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Criticism of WCA by Repetitive Strain Charity ‘RSI Action’

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http://www.publications.parliament.uk/pa/cm200809/cmselect/cmworpen/memo/decision/ucm0702.htm

Recommendations that RSI Action would like the committee to consider.

· That the WCA should reflect the intent of the primary legislation, and focus on work-based activities.

· That DWP should seriously consider developing a model to provide objective links between 21st-century working activities and the WCA.

· Improved guidance for the claimant should be developed, identifying the work-based nature of the WCA and the need to consider reliability repeatability and safety.

· The medical report form (ESA85) should be provided to the claimant as a matter of course at the assessment, to ensure that the claimant’s information has not been misrepresented.

· Health care professionals and decision-makers should be trained and provided with suitable information on all relevant medical conditions. The training material and information should be publicly available, and DWP should seek agreement with relevant charities and relevant medical experts.

· Healthcare professionals in decision-makers should recognize the expertise that disabled claimants have in their own medical conditions, when considering the impact of the claimants disability.

· The DWP and ministers should focus on reducing departmental error rather than fraud.

· The intense focus on benefit fraud should be reduced as it is causing victimisation of the most vulnerable in society.

The most important observation that they make is about the missing definition of work within a process in which it plays such a significant part. The WCA is meant to determine people’s capacity to perform work, but neither ATOS nor the DWP use the term in anything other than an abstract way. This of course is in stark contrast to the attempt to reduce illness to a series of intricately specific ‘actual’ functional capabilities. But work, also, is composed of actual functions, and much much more diverse in what it demands from a worker than the levels of activity to which the WCA refers. Work is not generic, it is very specific for the person doing it.

Work too is not carried out according to the worker’s capacity, it is carried out to meet the requirements of the employer. As the RSI Action memorandum states there has to be an acknowledgement of 21st century working practices.  Inherent within the ‘capability’ descriptors is an assumption that work is something people do in offices at their own pace, as there is an emphasis on ‘sitting’, pressing buttons/keyboards, and use of such everyday activities as watching tv, reading etc to prove some capacity for work.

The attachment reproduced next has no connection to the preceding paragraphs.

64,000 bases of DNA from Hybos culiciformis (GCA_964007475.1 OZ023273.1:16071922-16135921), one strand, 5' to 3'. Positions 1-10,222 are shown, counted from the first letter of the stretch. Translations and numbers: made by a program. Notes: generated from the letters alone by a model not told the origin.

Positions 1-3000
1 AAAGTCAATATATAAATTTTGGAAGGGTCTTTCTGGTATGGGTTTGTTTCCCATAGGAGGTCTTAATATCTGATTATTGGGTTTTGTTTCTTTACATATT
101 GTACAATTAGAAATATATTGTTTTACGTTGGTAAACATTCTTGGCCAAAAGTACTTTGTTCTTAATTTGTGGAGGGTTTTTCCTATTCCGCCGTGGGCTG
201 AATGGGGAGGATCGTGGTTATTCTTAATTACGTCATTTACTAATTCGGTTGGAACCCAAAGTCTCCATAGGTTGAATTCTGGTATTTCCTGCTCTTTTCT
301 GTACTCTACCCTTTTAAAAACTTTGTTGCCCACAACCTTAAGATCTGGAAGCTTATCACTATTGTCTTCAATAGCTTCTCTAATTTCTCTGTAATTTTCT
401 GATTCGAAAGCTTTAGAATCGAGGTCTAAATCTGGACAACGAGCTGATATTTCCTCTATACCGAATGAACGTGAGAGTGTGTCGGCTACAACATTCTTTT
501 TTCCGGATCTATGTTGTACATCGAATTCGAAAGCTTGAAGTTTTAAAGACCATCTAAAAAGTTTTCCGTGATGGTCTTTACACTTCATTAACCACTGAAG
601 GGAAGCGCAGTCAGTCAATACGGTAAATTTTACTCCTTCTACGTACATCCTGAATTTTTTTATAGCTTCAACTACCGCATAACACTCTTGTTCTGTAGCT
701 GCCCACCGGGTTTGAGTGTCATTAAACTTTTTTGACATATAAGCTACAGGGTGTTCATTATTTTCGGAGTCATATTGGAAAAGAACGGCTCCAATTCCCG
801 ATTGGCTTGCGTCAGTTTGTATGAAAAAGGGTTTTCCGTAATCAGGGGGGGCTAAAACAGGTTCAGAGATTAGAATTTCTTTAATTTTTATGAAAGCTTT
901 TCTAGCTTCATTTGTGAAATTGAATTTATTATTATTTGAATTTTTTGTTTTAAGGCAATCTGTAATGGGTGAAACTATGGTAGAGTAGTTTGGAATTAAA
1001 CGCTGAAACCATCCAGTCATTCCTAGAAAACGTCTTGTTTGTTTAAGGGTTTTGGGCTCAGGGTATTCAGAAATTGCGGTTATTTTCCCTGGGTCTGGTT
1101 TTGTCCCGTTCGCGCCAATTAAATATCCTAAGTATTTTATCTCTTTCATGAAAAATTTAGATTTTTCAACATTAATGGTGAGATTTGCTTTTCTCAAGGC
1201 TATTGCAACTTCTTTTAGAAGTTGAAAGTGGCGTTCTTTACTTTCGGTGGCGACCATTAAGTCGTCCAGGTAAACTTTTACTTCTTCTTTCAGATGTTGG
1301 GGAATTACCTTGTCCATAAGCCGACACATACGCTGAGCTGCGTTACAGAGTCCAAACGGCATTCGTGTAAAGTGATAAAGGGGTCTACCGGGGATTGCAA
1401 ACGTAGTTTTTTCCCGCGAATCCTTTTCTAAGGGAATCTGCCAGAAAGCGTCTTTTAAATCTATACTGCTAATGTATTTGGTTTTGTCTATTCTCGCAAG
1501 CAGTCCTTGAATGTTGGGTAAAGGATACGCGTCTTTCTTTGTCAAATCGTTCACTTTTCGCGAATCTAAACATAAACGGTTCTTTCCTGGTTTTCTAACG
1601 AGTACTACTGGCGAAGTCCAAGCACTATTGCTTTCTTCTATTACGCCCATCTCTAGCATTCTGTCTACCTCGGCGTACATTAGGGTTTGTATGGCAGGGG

What about the kitchen porter who has to endure standing for hours, lifting heavy piles of plates, commercial pans, having to clean down work surfaces at speed and mop floors at the end of their shift, travel home for a few hours rest before they have to go back in because they’re on a split shift. The hospital cleaner (have you see how fast they work?) who has to cover an immense area, wiping, cleaning, moving beds, again mopping floors (which is actually a complex physical activity involving a high degreee of musculoskeletal flexibility). Factory workers, standing for hours, repeated movements at speeds dictated by the machinery.

The concept of work contained within the WCA is very immature and naive at best. Ignorant some would say. But most likely it reflects the experiences of those who designed it, who probably have no conception at all what the wider field of work is like.

2.1.1.4 The DWP have no model of what work is in the 21st century, and what activities workers are expected to carry out, or how frequently these work activities would be repeated. Consequently there is no traceability between the WCA descriptors and work in the 21st century.

In other words the failure to apply the ‘capabilities’ to any real world actual conditions of work renders the Work Capability Assessment meaningless.

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Written by bigleyma

July 22, 2011 at 2:45 pm

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